Pictou-Advocate-opinion

Time to laud 40-year run

Opinion

Distance running in Pictou County merits celebration when the opportunity arises.

So it was on Labour Day that friends, family, organizers and runners observed the 40th anniversary of the road races in honour of Jimmie Hawboldt. The race distances changed to the more recent combination of one-mile and five-mile races that have started and finished beside Victoria Park on Queen Street.

This year, a fun run of five miles was offered without registration or times recorded. The result was more than 50 runners of various ages taking part.

The races originally honoured Hawboldt while he lived in quiet retirement and later were also run in memory of Fred Lays upon his passing in 2002. Monday’s program also saluted Joe Horne for his dedication to the event – as well as Andrea and Bill MacEachern for their contributions.

Hawboldt became Nova Scotia’s top five-mile runner in the 1920s. He was joined by fellow Pictou County runner Roy Oliver, who set the pace at 10 miles, and Cape Bretoner Johnny Miles who twice won the Boston Marathon. All three were inducted at the same time in 1980 into the Nova Scotia Sport Heritage Hall of Fame.

Andrea MacEachern addressed the gathering in her capacity as a race organizer at a reception after the run. She paid special tribute to Hawboldt, his electrifying five-mile win against Miles on Sept. 10, 1926 while putting in for a day’s pay in a local coal pit.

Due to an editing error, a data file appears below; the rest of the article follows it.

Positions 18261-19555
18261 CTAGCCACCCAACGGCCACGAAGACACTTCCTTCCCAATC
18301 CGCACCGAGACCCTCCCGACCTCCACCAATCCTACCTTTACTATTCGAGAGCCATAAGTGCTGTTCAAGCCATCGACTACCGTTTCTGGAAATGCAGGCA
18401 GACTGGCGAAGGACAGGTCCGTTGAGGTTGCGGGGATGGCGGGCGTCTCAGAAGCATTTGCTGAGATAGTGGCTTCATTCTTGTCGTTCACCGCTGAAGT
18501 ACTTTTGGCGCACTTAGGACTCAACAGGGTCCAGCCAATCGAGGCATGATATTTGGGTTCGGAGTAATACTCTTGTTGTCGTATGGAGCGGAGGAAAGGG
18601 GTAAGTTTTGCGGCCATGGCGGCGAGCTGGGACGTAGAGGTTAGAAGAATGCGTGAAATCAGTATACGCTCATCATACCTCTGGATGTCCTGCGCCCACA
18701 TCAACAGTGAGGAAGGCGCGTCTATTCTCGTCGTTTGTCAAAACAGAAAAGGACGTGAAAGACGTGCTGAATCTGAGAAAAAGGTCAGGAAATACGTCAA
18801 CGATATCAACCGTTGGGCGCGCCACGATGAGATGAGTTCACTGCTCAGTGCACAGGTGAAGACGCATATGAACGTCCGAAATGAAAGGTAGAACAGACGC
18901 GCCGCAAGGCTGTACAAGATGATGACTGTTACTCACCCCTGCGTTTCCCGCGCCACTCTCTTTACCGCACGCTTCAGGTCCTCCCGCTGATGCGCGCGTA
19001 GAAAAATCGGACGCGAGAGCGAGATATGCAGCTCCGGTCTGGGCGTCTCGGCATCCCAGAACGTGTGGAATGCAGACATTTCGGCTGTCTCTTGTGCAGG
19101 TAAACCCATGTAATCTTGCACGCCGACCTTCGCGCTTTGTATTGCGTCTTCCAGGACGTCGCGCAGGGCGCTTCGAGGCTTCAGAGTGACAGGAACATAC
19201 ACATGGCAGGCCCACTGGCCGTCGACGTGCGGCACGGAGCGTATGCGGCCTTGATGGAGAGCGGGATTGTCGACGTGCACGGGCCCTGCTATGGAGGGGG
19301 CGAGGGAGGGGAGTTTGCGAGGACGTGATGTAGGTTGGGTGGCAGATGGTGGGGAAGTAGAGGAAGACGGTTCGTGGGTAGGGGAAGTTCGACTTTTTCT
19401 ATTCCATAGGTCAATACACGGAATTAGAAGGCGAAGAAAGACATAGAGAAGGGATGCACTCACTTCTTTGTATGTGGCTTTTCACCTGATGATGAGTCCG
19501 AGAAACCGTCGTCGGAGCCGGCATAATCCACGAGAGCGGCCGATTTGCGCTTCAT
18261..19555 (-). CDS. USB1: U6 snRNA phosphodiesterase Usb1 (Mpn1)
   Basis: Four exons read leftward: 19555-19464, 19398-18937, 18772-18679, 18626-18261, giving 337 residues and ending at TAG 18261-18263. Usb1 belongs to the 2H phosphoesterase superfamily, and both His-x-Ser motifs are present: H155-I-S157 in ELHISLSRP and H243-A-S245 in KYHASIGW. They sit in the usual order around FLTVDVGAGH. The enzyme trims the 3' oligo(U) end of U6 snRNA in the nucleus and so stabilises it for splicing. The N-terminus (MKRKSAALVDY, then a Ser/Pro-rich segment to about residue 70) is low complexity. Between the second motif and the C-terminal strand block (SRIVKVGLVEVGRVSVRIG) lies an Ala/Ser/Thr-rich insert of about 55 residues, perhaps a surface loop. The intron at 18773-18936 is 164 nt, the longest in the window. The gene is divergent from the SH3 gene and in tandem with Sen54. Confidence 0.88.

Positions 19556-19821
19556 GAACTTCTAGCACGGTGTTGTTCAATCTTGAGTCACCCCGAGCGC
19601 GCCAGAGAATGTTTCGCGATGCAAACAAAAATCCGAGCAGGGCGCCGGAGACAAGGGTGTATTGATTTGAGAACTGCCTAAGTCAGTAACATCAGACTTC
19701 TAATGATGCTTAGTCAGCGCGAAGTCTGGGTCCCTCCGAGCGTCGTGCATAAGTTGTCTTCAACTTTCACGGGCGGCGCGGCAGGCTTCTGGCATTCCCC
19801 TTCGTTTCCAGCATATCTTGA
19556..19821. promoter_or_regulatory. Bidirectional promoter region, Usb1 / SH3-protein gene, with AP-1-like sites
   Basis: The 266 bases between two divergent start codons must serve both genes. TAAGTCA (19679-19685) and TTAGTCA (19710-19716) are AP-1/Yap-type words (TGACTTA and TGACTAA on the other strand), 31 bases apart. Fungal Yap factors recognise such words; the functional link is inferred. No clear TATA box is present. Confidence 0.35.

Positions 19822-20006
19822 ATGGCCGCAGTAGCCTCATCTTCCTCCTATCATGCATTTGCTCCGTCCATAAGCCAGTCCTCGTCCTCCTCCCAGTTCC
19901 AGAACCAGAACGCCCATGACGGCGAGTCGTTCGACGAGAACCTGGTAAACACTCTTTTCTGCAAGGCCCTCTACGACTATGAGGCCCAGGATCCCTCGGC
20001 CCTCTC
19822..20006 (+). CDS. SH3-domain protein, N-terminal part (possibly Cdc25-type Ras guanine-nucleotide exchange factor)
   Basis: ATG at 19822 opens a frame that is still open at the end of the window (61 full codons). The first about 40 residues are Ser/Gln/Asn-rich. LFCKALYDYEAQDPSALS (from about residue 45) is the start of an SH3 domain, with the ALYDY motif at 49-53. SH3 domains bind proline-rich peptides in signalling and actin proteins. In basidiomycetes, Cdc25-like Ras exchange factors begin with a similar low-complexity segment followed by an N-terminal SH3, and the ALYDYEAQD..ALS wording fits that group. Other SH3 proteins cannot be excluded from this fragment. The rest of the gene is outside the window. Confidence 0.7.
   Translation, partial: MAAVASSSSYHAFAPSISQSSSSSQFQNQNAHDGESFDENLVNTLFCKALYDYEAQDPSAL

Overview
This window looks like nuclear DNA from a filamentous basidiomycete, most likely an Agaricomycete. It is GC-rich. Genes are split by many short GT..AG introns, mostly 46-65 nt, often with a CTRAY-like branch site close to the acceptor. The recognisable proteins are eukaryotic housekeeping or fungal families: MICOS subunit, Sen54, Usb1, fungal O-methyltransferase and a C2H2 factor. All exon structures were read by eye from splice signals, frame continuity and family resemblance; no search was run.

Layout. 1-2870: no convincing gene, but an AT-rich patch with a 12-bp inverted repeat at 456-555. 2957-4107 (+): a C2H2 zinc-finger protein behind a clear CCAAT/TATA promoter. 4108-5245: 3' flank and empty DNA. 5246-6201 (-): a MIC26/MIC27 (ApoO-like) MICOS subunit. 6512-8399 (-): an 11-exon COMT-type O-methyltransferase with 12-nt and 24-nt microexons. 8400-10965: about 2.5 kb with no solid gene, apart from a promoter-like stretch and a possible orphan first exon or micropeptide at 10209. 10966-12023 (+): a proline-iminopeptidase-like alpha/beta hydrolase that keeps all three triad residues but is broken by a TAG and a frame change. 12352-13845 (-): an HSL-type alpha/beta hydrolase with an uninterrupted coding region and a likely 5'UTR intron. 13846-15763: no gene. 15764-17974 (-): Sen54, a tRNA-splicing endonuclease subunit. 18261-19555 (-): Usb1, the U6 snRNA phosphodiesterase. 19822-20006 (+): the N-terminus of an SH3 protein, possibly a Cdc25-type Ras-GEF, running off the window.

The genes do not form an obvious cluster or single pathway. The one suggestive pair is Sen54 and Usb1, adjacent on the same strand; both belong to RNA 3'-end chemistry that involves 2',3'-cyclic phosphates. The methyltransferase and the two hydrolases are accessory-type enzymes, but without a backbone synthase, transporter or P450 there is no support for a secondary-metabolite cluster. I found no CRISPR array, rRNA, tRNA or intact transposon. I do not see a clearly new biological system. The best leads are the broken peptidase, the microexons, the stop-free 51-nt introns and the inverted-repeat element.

All the above mentioned have been unique contributors to the Westville races.
Hawboldt and Lays set an example for humility that is still remembered. Lays excelled at numerous sports that included curling, running, cycling and swimming – the latter three disciplines comprising the triathlon challenge he welcomed.

Andrea MacEachern feels it’s time to back away from the event after nearly 30 years, while Bill MacEachern hopes he can overcome the health issues that have halted his running this year.

Not mentioned is Dave MacLennan, who regularly won the one-mile and five-mile races to the point where he was awarded permanent possession of the five-mile trophy. As Andrea noted, there was no more room for winners’ names on it.

Cheryl Lays, Fred’s wife, made an interesting suggestion on Monday. Why not have a race to honour all the living and deceased runners? There once was a fall 10-mile race in honour of Oliver. It’s an ideal distance to blend the elements of speed and endurance and there could be room made on the fall calendar if there is interest in organizing it.

Anniversaries like this one inspire other things. Let’s hope it’s true this time.
Let’s also hope for a solid group to continue organizing future one- and five-mile road races in Westville.

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